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Not taking Physics for a level but want to pursue computer science degree

Hey everyone! I'm wondering if I might be hurting my chances of getting into a Russell Group university for a computer science degree if I go with economics instead of physics as my third A-level. I'm not really a fan of science in school, and I'm thinking of going with maths, computer science, and economics for my A-levels. Will this be a big deal? I like coding and have always been decent at maths. And i've already taught myself the OOP concepts in python and c#(c# wasn't relevant to the course but I thought it might be interesting). And alr have a small coding portfolio with like 3 projects(I plan on working on them more and adding more projects too)

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Reply 1
Original post by ben_spivak
Hey everyone! I'm wondering if I might be hurting my chances of getting into a Russell Group university for a computer science degree if I go with economics instead of physics as my third A-level. I'm not really a fan of science in school, and I'm thinking of going with maths, computer science, and economics for my A-levels. Will this be a big deal? I like coding and have always been decent at maths. And i've already taught myself the OOP concepts in python and c#(c# wasn't relevant to the course but I thought it might be interesting). And alr have a small coding portfolio with like 3 projects(I plan on working on them more and adding more projects too)

Hey Mr Computer whizz Google it!I just did and no Maths and Computer Science will get you in most places.Look up your preferred unis and check but pretty standard.
Reply 2
Should be fine - not having further maths is much more likely to be an issue for the top universities.
Reply 3
Original post by Scotney
Hey Mr Computer whizz Google it!I just did and no Maths and Computer Science will get you in most places.Look up your preferred unis and check but pretty standard.

Idk, these uni websites don't seem entirely transparent. For example imperial claims further maths a-level is not a requirement but when I dug deeper into forums they all were on the same page that it is almost a requirement. I couldn't find any forums about someone not taking physics and worrying about their cs applications so I thought it might help to ask on here.
Reply 4
Original post by ajj2000
Should be fine - not having further maths is much more likely to be an issue for the top universities.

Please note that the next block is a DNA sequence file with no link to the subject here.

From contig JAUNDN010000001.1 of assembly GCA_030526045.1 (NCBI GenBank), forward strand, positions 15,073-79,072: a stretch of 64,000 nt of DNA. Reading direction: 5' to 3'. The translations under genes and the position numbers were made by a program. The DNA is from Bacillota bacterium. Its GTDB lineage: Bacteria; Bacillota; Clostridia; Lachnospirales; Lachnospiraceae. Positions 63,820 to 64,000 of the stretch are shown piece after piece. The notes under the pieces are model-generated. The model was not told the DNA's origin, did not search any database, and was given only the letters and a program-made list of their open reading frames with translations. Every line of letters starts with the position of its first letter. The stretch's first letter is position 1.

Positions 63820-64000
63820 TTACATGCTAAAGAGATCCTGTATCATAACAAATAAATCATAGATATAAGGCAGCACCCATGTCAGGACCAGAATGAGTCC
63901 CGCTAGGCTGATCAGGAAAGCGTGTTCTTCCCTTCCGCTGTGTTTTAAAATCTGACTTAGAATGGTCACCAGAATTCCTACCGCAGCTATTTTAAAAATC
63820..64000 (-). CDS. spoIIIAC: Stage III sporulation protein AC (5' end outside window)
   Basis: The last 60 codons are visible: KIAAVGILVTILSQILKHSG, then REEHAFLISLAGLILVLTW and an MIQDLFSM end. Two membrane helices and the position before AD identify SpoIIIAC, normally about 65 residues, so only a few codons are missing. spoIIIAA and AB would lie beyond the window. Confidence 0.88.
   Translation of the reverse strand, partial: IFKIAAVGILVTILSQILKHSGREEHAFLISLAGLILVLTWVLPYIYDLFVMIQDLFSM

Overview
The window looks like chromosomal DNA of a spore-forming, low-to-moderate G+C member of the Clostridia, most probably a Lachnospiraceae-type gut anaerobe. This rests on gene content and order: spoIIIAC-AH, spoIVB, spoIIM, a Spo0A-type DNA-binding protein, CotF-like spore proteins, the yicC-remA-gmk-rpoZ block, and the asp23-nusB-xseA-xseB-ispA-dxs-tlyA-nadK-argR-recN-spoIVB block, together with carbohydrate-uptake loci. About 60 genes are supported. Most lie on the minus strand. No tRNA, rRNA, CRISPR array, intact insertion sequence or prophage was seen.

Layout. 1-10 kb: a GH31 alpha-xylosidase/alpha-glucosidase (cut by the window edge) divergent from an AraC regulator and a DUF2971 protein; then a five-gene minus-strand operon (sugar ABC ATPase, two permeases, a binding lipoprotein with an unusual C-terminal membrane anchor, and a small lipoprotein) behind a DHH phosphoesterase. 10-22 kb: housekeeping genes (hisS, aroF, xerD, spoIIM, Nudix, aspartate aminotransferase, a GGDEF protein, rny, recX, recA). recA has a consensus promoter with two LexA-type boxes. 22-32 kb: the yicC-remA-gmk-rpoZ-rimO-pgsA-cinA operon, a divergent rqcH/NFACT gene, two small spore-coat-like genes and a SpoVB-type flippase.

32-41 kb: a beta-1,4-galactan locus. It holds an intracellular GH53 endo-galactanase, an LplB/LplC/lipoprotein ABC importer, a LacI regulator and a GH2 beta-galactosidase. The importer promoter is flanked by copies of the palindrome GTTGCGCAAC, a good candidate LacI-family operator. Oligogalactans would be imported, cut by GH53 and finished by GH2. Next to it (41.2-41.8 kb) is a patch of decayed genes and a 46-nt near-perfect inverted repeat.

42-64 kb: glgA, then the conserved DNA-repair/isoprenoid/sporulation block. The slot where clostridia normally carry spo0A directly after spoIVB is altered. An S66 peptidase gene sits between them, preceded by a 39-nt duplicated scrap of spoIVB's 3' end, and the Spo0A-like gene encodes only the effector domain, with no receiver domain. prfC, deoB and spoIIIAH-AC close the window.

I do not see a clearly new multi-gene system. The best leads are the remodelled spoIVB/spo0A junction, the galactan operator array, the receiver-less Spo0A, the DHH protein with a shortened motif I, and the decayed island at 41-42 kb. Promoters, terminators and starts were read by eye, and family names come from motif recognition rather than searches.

I know it will be a problem for universities like Imperial and oxbridge but will it be a problem for slightly lower rg universities like UCL and Edinburgh?
Reply 5
Original post by ben_spivak
Idk, these uni websites don't seem entirely transparent. For example imperial claims further maths a-level is not a requirement but when I dug deeper into forums they all were on the same page that it is almost a requirement. I couldn't find any forums about someone not taking physics and worrying about their cs applications so I thought it might help to ask on here.

Are you aiming for the likes of Imperial.You can always ring admissions and ask or go visit as open days are coming up.You really need to ask yourself can I get an A in Physics.I cannot see anyone insisting on Physics for Computer Science..
Reply 6
Original post by Scotney
Are you aiming for the likes of Imperial.You can always ring admissions and ask or go visit as open days are coming up.You really need to ask yourself can I get an A in Physics.I cannot see anyone insisting on Physics for Computer Science..


No I believe Imperial and Oxbridge would be too ambitious to apply to I was thinking more; Durham, Ucl, Edinburgh ect type universities.
Reply 7
Original post by ben_spivak
I know it will be a problem for universities like Imperial and oxbridge but will it be a problem for slightly lower rg universities like UCL and Edinburgh?


I don’t think that anyone is really clear on this, and even if they were it might change in two years. Cs degrees are hugely oversubscribed which makes predicting what the universities look for rather difficult.
Reply 8
Original post by ajj2000
I don’t think that anyone is really clear on this, and even if they were it might change in two years. Cs degrees are hugely oversubscribed which makes predicting what the universities look for rather difficult.


Yes I am trying to think who we have who is an expert on CS.Edinburgh and Durham wanting as high or higher grades than Oxford .
Reply 9
Original post by Scotney